I've experienced this in a couple of factories that build consumer-grade devices; I can imagine this to be even stricter on places where stakes are higher.
I can only imagine the stuff that goes on at places like the NSA and CIA where the stakes are extremely high.
This gets rid of most physical tampering attempts. The only one left is that the employee could cut the cord of the mouse and jerry-rig a small USB port. You could get around this by forcing the use of PS/2 connectors.
You bring in an entirely new machine, and the old one is securely destroyed.
You can replenish it slowly after you have just handed over a replacement.
Then I did a Google search and found that it's much more common now, which academic papers, actually developed malware and security software, and Blackhat talks on it.
So, yes, audio is used in data exfiltration, or at a minimum it's a known threat vector.
It’s a cool thought experiment. Just do it on your coworkers computer :-)
Graphics cards are also massively high bandwidth devices... You'd need to figure out how to encode a digital signal and hook up to the wire. Or just record video off the screen.
sounds like a cool project
It wasn't elegant, and most of the code was stolen from Planet Source Code, but it worked mostly.
Looks like any noise is the by-product of the electronics within the device, rather than anything playing through the speakers. Coil whine (or something to that effect), I imagine.
Newer digital modes do much better than this older AFSK system, but FSK does work pretty well. Some newer things to look into:
The more interesting modes (WSPR, FT8) are designed for high-loss channels, so have a lot of error correction. For example, I can use 5W of power, indoors, to communicate across the country with it. For high-bandwidth VHF channels, it doesn't matter what you use really. The goal would be to find something that already exists and is easy to integrate, and there are a lot of options.
All you need is a dtmf decoder and a small transmitter to set the off those large sirens on high poles throughout that sprinkle the country in small towns and probably large cities
(I have no relation to the library)
Receiving the audible sound did not work at all in any browser.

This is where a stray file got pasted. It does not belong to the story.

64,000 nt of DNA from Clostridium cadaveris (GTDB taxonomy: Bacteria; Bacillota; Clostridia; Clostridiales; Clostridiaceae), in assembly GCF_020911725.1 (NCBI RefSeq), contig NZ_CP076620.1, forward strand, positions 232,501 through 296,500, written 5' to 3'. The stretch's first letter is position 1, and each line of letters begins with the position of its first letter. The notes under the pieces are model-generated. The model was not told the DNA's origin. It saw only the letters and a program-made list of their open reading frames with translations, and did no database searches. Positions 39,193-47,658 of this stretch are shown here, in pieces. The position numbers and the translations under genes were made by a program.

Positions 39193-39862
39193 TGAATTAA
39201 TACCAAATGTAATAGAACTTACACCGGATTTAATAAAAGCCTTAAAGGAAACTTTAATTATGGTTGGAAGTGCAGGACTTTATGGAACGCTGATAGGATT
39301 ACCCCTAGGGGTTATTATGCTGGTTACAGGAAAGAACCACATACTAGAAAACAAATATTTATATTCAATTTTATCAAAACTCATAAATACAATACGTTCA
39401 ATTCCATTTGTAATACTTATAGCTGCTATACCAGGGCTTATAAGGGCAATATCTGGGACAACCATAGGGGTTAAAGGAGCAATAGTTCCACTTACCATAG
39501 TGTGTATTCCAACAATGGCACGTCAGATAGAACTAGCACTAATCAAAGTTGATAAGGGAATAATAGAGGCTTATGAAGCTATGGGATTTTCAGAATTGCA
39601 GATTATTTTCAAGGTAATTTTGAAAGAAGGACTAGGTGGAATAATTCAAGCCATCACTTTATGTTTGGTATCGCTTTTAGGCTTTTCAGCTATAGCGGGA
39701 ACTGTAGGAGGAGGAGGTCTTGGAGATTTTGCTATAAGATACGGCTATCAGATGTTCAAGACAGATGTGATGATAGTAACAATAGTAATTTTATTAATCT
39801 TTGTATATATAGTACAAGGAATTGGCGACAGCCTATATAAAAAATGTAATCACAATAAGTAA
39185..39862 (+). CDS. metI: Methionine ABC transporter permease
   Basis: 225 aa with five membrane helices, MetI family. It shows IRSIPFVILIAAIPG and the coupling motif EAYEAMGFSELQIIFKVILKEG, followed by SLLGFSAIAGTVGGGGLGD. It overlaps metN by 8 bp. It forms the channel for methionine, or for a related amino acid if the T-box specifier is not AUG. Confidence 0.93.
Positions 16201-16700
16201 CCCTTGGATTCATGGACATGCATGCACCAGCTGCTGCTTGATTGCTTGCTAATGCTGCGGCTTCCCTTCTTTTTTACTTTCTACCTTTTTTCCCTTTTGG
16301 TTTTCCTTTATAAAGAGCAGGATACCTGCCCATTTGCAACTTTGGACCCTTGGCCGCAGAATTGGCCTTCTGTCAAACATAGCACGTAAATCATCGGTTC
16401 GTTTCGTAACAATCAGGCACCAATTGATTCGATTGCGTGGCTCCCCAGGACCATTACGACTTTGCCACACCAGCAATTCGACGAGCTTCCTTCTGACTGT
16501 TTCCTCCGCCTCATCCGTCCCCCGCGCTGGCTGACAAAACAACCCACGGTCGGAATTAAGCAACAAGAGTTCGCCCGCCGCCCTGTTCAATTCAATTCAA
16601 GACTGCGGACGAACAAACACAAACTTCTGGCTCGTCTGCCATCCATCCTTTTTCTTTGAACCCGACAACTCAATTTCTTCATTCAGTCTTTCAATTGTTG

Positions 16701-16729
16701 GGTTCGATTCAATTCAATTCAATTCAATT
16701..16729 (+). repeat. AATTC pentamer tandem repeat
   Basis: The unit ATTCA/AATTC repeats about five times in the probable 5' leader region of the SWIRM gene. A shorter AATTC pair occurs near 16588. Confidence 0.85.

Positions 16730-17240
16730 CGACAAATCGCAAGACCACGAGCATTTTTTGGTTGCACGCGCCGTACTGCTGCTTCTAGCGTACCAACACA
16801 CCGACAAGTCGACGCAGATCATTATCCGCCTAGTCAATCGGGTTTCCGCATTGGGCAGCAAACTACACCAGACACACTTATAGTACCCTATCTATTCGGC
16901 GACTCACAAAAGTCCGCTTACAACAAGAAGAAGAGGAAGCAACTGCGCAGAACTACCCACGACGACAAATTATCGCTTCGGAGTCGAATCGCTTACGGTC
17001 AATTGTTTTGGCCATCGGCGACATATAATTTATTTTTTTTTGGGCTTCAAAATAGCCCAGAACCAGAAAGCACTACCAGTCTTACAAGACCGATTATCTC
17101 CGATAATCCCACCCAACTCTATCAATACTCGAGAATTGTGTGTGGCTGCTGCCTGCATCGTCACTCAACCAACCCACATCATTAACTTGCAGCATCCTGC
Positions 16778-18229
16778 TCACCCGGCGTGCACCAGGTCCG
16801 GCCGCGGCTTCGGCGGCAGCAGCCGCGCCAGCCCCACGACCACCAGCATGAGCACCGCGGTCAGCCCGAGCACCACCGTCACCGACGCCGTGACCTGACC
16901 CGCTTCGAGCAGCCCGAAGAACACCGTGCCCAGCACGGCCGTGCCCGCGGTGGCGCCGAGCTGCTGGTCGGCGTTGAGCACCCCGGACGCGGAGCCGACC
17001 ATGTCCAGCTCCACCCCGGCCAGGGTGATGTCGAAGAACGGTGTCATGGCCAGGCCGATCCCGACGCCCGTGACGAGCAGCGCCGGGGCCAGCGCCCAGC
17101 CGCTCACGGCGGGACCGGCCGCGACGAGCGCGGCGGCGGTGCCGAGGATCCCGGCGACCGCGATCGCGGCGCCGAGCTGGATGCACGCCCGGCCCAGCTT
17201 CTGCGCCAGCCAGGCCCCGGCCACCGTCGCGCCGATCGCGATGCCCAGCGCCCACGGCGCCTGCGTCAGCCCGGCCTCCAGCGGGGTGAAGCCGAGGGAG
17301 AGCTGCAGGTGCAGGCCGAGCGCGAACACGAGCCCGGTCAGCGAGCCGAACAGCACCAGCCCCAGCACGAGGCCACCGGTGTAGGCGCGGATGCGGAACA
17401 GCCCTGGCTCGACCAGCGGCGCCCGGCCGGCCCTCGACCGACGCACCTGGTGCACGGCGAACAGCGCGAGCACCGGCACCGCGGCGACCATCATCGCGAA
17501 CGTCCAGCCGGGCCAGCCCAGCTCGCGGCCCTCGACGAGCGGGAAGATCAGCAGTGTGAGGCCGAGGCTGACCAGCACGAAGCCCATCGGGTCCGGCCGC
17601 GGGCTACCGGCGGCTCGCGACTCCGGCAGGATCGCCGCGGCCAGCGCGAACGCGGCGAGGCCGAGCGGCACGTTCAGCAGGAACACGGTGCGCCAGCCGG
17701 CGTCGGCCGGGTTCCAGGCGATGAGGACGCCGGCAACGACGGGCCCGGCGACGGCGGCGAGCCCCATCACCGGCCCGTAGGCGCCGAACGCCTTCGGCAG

Receiving the ultrasonic (that is not very ultrasonic at all clearly hearable) did work in chrome and firefox.
Sometimes it figured out that there had been a message but not what it was. (saying missing packets)
Sending worked from all browsers.
I am not sure what the noise floor looks like when comparing ultrasound to the normal audible range. It does seem unlikely to me that all this street noise would only be in the audible range and not ultrasonic, but since my ears can't hear ultrasound, I have no idea. Ultrasound did work better.
I tried the image as well; no idea if it worked. I got tired of waiting.
Edit : no safari support :(
I believe it is also used for television ads.
I have a dream of a product I want to develop someday. I like to go to bars and do karaoke. But I would love to be able to open an app on my phone and submit the songs that I want to sing, then get an ETA for my next turn. To prevent abuse, the system should somehow validate that the user is in the venue. Having the user point their phone at a screen displaying a QR code would be problematic though, especially for people like me (I'm legally blind). Would an ultrasonic beacon work reliably, even in a noisy karaoke bar? Maybe a Bluetooth beacon or beacons would be better, but that would be more hardware for the venue or mobile karaoke DJ to buy and set up. Yes, I know, all of this is totally a first-world problem; I should focus on things that really matter.
Also, anybody could take a picture of the QR code and re-share it.
I'm really enjoying trying to think of good use cases for this, tbh
As an aside, you will see 96k used (or more commonly 48k), but mostly for production work where the extra information could have value (comparable to using RAW for images, even though humans can't perceive all the information "natively").
I think it's neat to experience data in different forms, audible, tangible, and maybe aromatic (smell-o-vision) data?
A .wav file is 16 bits/sample x 44,100 samples/sec ≈ 700 kbps. Thirty seconds of that is about 2.5 Mb, which is a reasonable size for a photo. However, you wouldn't be able to send nearly that much data, since you'll be limited by various kinds of noise.
You're now nyquest-limited to sending fewer symbols per second (baud), but you might be able to use a larger "vocabulary" of symbols.
This was one of the big changes in modem design. The first 300 baud modems used one 1 bit/symbol, but the V34 modems used a bigger symbol set that could send 6-10 bits/symbol (and also sent the symbols faster).
A keylogger in ultrasonic range.
Silent and effective.
This technique works at OS level and browser level.
And nobody can protect from these kind of attacks. Unless staying away from digital machines.
Just an example of why digital growth is bad unless and until humanity live in harmony.
Otherwise, this is definitely cool! Could be used like airdop.
There's also (the non-Google) chirp.io that started around the same time.